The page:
The category Super Tuscan is a rather amorphous term. It often means a wine that features the native Tuscan Sangiovese paired with one or more of the French varietals like Cabernet Sauvignon, Merlot, or Syrah. Or, it can mean something that is 100% Merlot, Sangiovese, or, increasingly Syrah.
I recently spent a week in the Lucca area drinking, quite a lot, but almost nothing but the wines from the two closest appellations, Colline Lucchesi and Monte Carlo. These are in roughly northwestern Tuscany, west and north of the famed Chianti areas and north from the Bolgheri, where the Super Tuscan concept was born and the many of the most prestigious ones are still made. These are wine regions that garner almost no attention in the US. Not too many producers are even imported into the US.
The wines were of very high quality across the board. Even the farm 400 meters away with a total production of 6,000 bottles and no distribution produced a very good red and white. I was not disappointed with a single bottle from these two appellations. In fact, what I thought was the very best wine of the trip, which also included several days in the Chianti region and Sorrento, was a Super Tuscan from Fubbiano in the Colline Lucchesi, I Pampini.
Rich, with an aroma and red fruit, cherry and plum, it had fair amount of fruitiness balanced with a proper amount of acidity and smooth, well-integrated tannins, a hint of the earthiness expected with Tuscany, and a complexity that would hope for with a special bottle. It was an absolutely delicious, and wine that would be terrific with hearty fare or an aged cheese. Its smoothness belied its 14.5% alcohol.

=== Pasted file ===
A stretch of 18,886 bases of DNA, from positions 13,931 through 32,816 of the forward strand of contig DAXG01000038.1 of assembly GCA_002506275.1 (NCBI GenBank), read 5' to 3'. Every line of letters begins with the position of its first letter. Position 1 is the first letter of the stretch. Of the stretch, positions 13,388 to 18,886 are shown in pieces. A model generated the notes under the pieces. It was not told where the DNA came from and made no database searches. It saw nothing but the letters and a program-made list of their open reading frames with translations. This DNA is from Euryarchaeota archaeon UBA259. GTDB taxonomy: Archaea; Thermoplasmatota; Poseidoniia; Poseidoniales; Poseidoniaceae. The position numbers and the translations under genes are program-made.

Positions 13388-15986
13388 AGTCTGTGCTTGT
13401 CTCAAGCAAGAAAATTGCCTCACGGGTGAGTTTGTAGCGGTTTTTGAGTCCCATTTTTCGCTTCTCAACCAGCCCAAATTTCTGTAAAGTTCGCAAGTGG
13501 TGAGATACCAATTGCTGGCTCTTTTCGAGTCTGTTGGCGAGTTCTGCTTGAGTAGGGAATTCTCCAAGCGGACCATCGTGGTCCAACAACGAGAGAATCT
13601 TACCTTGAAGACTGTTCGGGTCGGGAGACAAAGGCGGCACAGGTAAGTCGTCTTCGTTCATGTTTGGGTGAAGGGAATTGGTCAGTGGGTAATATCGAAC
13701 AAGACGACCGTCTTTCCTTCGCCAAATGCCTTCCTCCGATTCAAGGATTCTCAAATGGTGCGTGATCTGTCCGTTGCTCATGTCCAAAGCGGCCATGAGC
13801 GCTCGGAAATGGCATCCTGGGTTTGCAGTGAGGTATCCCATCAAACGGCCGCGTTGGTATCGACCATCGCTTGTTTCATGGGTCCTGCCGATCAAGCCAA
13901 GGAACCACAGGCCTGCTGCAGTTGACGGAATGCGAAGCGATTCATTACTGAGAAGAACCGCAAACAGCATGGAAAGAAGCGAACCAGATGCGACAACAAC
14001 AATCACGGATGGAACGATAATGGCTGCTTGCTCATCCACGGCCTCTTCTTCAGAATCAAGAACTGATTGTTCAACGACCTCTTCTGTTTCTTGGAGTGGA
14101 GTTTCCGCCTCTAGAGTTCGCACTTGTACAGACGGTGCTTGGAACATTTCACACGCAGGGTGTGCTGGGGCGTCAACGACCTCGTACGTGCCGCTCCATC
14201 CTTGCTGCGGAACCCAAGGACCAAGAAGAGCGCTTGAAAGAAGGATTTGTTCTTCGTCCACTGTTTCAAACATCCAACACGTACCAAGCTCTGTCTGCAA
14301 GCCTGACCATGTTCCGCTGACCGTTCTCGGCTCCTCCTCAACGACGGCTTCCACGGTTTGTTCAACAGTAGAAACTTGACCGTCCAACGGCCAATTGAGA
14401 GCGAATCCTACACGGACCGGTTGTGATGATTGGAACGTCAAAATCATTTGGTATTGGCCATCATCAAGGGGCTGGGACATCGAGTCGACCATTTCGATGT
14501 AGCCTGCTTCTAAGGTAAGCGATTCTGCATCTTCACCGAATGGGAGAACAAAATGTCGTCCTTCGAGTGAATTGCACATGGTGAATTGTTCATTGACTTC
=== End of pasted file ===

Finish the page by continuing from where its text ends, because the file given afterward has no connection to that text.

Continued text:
What was surprising, in addition to its remarkably high quality was that it is made with 10% Teroldego in addition to 90% Sangiovese. Teroldego is red grape native to the Alto Aldige in northern Italy, where makes some interesting wines, albeit in rather small quality. That this varietal was used instead of one of the French grapes that are widespread around Lucca is especially unusual. But, the addition of the Teroldego gave I Pampini a slightly unusual twist, maybe a tinge of smokiness or freshness. Whatever it was, it worked.
We paid 35 euros for the bottle in Lucca. From what I have seen, if you can find it in the US, it is about $40. It is well worth seeking out. It is likely the best Super Tuscan that no one has heard of.